I recently designed and built my first kinetic sculpture Nature Mobile which I made for the “Convivial Machines” show at the Museum of Boulder. My friend and mentor Jiffer approached me in the summer to create a piece for his upcoming show. Naturally, the first thing you’ve gotta come up with is a great idea. The show’s theme was the balance between the benefits and setbacks of technology and he suggested something that was moving to be placed in the lobby windows. I had some experience with kinetic sculpture but had never conceptualized one by myself.
Coming up with an idea was the hardest part. I kept in mind the following questions: What theme did I want to explore in my piece? What are the themes and constraints of the exhibit? What inspires me? What materials did I want to work with? What skills did I want to learn when it comes to fabrication?
I sat on it for close to 4 weeks, and then finally had an idea. My personal style is all about bright colors and I am constantly inspired by nature and flowers. I’m also a big fan of the plexiglass sculpter Marina Fini and wanted to use this as an opportunity to work with acrylic plastic and learn to use how the laser cutter. That’s how Nature Mobile was born.
It’s important to realize that the design process is fluid. Conversations with Jiffer, myself, and other artists helped me to rebase, redefine, and refine my ideas.
With my idea set, I was ready to order materials. I started by looking for acrylic. I knew I wanted really bright, neon, and translucent plastic. I wanted the thickness to be as small as possible (¼”) to keep my mobile light. Turns out you can get anything from Amazon. As for the circuitry, I’ve built motor systems 83457938 times. You could simply power a DC motor or easily snatch one of these BED kits, but I ended up using a pretty beefy stepper motor.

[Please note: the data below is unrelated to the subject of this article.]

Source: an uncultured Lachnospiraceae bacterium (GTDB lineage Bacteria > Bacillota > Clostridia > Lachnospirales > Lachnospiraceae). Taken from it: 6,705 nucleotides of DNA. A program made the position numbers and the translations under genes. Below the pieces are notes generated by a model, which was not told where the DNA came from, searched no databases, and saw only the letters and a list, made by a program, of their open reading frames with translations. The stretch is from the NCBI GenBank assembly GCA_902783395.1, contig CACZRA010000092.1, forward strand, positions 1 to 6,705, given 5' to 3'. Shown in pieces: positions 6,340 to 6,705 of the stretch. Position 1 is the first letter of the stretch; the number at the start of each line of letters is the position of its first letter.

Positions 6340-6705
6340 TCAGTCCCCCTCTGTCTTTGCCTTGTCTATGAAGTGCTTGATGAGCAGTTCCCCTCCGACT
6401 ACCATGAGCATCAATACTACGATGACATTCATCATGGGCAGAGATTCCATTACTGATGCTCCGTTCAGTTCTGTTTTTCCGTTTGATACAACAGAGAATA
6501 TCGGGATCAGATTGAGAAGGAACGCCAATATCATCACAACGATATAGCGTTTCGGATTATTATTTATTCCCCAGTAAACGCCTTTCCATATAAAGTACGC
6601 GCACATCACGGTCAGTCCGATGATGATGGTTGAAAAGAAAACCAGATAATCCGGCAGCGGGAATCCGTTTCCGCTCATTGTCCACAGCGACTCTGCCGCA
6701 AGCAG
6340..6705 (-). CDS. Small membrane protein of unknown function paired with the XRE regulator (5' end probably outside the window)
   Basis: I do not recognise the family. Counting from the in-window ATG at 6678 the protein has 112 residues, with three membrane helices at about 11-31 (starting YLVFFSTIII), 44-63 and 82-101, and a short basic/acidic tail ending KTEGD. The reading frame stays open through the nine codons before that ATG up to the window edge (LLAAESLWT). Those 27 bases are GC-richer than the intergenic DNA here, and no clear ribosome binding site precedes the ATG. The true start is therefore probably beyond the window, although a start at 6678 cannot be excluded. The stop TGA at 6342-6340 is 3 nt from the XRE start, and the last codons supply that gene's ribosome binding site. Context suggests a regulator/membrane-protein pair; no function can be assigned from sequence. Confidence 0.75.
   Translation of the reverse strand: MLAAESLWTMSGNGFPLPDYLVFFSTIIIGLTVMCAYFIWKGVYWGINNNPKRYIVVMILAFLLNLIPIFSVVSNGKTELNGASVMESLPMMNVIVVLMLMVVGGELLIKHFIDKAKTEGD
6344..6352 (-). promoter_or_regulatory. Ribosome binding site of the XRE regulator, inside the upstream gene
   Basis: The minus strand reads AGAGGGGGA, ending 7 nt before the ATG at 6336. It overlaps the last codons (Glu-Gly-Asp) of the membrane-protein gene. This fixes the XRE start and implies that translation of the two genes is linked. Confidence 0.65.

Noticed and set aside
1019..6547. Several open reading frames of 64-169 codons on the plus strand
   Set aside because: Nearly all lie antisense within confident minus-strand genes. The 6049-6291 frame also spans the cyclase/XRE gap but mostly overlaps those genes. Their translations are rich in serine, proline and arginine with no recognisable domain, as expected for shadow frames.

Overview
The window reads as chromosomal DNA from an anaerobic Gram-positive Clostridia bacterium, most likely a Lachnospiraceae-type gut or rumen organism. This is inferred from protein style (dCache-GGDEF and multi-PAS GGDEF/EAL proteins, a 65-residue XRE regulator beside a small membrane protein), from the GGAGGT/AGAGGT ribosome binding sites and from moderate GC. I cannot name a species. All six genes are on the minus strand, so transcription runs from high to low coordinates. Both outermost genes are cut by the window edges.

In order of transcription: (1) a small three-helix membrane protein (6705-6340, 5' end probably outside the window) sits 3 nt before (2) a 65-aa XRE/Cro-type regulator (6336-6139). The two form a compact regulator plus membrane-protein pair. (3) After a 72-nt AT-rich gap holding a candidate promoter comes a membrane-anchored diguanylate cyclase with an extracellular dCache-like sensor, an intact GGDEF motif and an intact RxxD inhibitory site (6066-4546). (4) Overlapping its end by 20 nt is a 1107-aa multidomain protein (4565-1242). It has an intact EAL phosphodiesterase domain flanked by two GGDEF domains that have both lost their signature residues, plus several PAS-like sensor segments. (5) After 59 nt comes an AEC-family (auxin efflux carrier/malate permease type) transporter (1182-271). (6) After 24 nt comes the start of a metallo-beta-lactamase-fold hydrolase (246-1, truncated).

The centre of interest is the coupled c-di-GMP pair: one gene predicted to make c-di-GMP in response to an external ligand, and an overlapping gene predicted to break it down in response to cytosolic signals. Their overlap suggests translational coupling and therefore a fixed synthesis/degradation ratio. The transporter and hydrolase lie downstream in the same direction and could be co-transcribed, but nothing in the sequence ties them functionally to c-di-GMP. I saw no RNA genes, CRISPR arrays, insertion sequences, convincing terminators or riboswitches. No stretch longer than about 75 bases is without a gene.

Obviously this is an over-engineered solution, especially for something spinning in one direction constantly that doesn’t require accuracy, but the system I used created a good visual effect and is the engineering part of my piece. It was for an engineering art show after all! All my components came from SparkFun.
Next was the most fun part: learning to use the laser cutter. Luckily we’ve got one at the office, and our resident expert, Joshua, showed me the ropes. It’s actually as easy as printing out a design in Illustrator. Here are a couple of examples of my cuts:
Now that I had all the separate parts, I was ready to string everything together. My buddy Trey invited me over to his studio to practice installation. He’s got those high ceilings! First, he helped me plastic weld the sun together. We did some measuring and tied the top parts to the tails. Then we put together the motor housing and practiced what it would be like attaching it to the drywall in the museum. Sourcing all the screws, nuts, and washers was another thing I’m not too familiar with, but Trey gave me a shopping list of what I would need.
Installation day came and I had originally blocked out two hours to get everything hung up. I had all my parts and installation steps written out and rehearsed. The best advice I was given was to expect a WHOLE day for installation and to plan for the worst. For the most part, everyone was on their own when it came to installing, but Jiffer was super nice in helping me get my stuff screwed into the ceiling. The original interface we had planned for of screwing 3/8th all thread into the dry wall anchors quickly broke down because there wasn’t enough clearance above the ceiling.
After toying with ideas of building a shelf or moving the piece completely and creating an acrylic ceiling to screw into ($$$), we refocused and cut out three more holes in the motor housing’s top plate and bought shorter drywall screws and anchors. Once the housing was secure in the ceiling, I could hang up my mobile, fine tune the BED to make it quieter and less vibrate-y, clean the acrylic of fingerprints, and tape up the extension cord. Everything came together in the end.
“Nature Mobile explores the future relationship between technology, engineering, art, and nature. The organic shapes have been cut from colorful plastic using a laser cutter. Nature has a lot to teach us. Man-made designs are often inspired by nature and the materials come from the earth. Ironically, these nature-influenced processes often hurt it. The solution to our changing climate hangs in the balance of listening to nature and the future of engineering advancements.”